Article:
• Ignore the supermarket shelves with endless supplies of ready meals, jarred sauces and prepared pasta. Make your money go further by stocking up on basic ingredients. Get your hands on a good cookbook and make more of your meals from scratch. You’ll also get the added nutritional bonus of knowing exactly what’s in your food. Additionally, you’ll be able to swap in extra veg or adjust ingredients for more nutritious alternatives.

I’m passionate about cooking fresh meals from scratch. I understand though that many people are put off as they believe it works out more expensive. If that’s you, have a read through this article I put together detailing ways to save money at the supermarket and still eat healthy and nutritious meals.

Nutrition Resolution #4 – Promote rapid recovery after exercise

Every serious gym-goer or recreational (or professional) athlete needs to recover properly. Recovery nutrition is one of the cornerstones of my sports nutrition consultations.

To shorten the time it takes your body to recover from a workout, eat carbohydrates with a little protein as soon as you can. Don’t worry, you don’t need to start scoffing before you’ve left the gym changing room. Within an hour of finishing your session will be fine.

Good recovery nutrition will allow you to start your next workout properly prepared. As a result, you’ll get more out of the session and your body.

If you like to be particularly clued-up, ideally your post-training snack should contain about a 4:1 ratio of carbohydrate to protein. In real terms, you’re looking at around 10-20g protein and 40 to 60g carbohydrate.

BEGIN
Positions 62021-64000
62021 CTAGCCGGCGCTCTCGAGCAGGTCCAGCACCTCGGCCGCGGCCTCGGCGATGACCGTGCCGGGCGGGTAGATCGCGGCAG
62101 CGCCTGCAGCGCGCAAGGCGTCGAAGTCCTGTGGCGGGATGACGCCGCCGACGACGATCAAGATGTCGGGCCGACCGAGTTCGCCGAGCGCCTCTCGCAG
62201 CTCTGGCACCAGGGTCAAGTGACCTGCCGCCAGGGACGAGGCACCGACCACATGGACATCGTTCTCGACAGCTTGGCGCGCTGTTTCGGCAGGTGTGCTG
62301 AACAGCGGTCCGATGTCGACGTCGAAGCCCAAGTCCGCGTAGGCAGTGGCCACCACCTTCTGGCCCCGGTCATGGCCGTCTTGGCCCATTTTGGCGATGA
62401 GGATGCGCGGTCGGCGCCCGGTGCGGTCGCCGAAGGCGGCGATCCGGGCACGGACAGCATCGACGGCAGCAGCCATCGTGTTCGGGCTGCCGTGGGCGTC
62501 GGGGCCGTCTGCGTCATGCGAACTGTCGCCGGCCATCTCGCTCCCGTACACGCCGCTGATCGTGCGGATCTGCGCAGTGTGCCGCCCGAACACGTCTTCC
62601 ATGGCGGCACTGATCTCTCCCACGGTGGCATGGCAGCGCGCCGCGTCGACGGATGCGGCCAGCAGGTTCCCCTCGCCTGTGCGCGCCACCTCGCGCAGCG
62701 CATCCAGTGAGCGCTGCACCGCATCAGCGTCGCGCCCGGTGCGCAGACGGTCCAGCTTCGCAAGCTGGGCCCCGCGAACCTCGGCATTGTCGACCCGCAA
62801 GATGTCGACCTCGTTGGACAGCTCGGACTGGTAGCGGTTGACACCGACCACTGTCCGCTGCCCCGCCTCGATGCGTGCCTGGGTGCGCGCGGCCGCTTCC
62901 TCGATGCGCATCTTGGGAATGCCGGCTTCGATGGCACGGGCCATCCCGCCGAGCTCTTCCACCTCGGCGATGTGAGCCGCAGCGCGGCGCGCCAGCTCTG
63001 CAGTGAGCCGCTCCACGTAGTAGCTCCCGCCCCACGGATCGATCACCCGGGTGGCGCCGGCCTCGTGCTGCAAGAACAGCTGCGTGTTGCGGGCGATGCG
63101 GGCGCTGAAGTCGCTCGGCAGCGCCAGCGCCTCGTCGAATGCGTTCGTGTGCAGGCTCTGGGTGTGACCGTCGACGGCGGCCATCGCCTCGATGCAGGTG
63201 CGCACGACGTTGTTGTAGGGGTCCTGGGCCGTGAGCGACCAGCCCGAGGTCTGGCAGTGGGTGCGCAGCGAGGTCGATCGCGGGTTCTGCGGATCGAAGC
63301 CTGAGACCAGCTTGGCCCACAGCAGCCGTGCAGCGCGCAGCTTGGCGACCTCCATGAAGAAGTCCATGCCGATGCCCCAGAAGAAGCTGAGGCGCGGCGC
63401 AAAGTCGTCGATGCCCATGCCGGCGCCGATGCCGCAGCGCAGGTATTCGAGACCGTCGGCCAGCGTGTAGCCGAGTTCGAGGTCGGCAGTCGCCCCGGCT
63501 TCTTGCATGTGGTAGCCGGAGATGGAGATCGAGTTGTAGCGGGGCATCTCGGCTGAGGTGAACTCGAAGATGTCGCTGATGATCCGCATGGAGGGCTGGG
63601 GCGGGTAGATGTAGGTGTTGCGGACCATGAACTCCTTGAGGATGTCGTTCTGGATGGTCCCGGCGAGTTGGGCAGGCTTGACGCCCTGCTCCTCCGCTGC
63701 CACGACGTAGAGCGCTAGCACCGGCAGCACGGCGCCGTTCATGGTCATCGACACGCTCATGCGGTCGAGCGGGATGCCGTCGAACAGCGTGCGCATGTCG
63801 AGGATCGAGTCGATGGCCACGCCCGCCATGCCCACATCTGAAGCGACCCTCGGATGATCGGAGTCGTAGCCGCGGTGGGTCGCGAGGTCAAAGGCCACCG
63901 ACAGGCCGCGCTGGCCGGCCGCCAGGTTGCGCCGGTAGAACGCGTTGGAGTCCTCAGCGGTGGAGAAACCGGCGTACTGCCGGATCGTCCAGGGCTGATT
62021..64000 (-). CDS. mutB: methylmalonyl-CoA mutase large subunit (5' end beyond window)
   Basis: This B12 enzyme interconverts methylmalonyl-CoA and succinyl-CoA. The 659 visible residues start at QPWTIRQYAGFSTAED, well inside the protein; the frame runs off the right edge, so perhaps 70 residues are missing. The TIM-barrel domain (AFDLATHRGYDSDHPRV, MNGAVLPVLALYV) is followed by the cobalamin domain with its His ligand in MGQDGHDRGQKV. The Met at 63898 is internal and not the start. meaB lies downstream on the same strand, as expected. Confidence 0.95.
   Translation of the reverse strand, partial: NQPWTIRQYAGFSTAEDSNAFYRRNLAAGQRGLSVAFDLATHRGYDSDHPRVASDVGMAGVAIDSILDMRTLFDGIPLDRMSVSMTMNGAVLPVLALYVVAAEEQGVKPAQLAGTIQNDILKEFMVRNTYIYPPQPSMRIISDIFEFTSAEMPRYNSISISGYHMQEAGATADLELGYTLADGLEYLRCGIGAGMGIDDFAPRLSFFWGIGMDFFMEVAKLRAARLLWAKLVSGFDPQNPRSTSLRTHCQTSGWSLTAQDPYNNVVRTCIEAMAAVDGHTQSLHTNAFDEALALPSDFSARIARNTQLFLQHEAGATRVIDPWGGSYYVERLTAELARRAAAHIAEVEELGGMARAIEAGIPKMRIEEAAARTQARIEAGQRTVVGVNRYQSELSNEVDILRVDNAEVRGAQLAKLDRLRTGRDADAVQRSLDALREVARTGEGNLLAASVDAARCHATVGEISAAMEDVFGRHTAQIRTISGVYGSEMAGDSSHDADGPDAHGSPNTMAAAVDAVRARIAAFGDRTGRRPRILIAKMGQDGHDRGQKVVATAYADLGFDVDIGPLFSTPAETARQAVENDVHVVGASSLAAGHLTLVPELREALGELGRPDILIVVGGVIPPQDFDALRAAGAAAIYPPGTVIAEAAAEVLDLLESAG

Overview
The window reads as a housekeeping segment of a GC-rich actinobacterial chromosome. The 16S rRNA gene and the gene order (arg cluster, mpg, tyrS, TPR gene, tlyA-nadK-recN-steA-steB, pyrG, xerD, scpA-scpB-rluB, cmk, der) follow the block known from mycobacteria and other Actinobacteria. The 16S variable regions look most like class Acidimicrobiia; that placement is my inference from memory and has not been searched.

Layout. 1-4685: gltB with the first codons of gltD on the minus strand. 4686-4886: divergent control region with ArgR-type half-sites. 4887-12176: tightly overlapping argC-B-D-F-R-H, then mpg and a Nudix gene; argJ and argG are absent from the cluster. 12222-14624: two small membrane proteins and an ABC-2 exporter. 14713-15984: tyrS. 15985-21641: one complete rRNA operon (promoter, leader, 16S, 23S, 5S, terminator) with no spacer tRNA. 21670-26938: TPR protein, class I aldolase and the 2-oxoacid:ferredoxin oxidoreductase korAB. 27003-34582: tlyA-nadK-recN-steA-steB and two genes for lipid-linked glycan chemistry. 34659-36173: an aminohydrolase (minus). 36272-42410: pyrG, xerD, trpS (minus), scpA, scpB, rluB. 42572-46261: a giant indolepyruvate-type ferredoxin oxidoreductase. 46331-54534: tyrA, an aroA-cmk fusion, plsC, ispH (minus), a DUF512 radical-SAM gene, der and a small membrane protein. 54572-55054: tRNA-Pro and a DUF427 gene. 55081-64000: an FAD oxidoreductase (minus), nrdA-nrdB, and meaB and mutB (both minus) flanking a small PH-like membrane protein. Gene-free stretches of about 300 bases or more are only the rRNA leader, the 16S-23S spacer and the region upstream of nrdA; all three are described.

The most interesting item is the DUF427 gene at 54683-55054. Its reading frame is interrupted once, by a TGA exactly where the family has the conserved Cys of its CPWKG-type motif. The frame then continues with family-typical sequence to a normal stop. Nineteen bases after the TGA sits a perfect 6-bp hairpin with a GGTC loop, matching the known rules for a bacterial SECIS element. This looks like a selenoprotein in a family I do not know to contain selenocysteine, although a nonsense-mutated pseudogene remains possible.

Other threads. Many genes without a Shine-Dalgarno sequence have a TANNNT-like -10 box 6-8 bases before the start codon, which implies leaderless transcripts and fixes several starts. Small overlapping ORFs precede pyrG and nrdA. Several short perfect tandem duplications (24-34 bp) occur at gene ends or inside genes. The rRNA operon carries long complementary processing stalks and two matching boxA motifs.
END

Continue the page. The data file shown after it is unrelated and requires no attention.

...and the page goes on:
Putting this nutrition resolution into action

  • Within half an hour of training, have 2 cups skimmed milk. Research has shown milk is great for helping muscles recover and alleviates muscle soreness more than water or sports drinks.
  • Bring your food with you to your training session. In doing so, you can start your refuelling process immediately. On the drive home for example. Suitable options might be yoghurt, cereal and muesli bars, milk or yoghurt drinks and dried fruit & nuts.
  • For a real quick recovery shake, blitz 150g yoghurt, a banana and 150ml skimmed milk in a nutribullet or blender.

Read more about the benefits of yoghurt in a sports diet and how it helps you recover.

Nutrition Resolution #5 – Eat more fish

Fish can be thought of as one of nature’s superfoods. It’s an excellent source of protein, low in saturated fat plus it’s a source of those all-important omega-3s.

Australian dietary guidelines recommend that we consume at least 2 serves of fish every week, preferably oily fish. Oily fish are the likes of mackerel, sardines, salmon, herring and fresh tuna.

How to get into the habit of eating more fish

  • Cook fish en papillote.  Wrap any firm white fish along with some vegetables and herbs in a square of greaseproof or parchment paper. Bake in a 220C oven for 10 to 15 minutes. The flavours of the fish and the veg will mingle and combine and the fish will be deliciously tender.
  • Make quick fish fritters. Mix a tin of salmon with a beaten egg and a handful of breadcrumbs. Combine to make small patties and fry gently in olive oil. Serve with an easy dip made from a dollop of yoghurt and some chopped fresh herbs. Mix & match the flavours to suit your taste preferences. You might want to experiment with lemon, garlic, dill, parsley, coriander, orange and ginger. You might even want to include a splash of teriyaki or soy sauce. The possibilities are endless.

Which of these 5 nutrition resolutions are you going to try in 2021? Or are you going to give them all a go? Let me know in the comment section below what your thoughts are.

When you’re done with that you might want to have a read at my Setting a New Year, New You Goal post next.

About the author

Paul Stokes

Paul Stokes BSc (Hons) is a Certified Personal Trainer, Accredited Sports Nutritionist, qualified Exercise to Music Instructor, Precision Nutrition coach, Massage Therapist and teaches 8 of the Les Mills Group Exercise programs.

He currently works in the Oil & Gas industry as a Wellness Coach, imparting his vast knowledge and experience to improve the quality of life of several hundred offshore workers.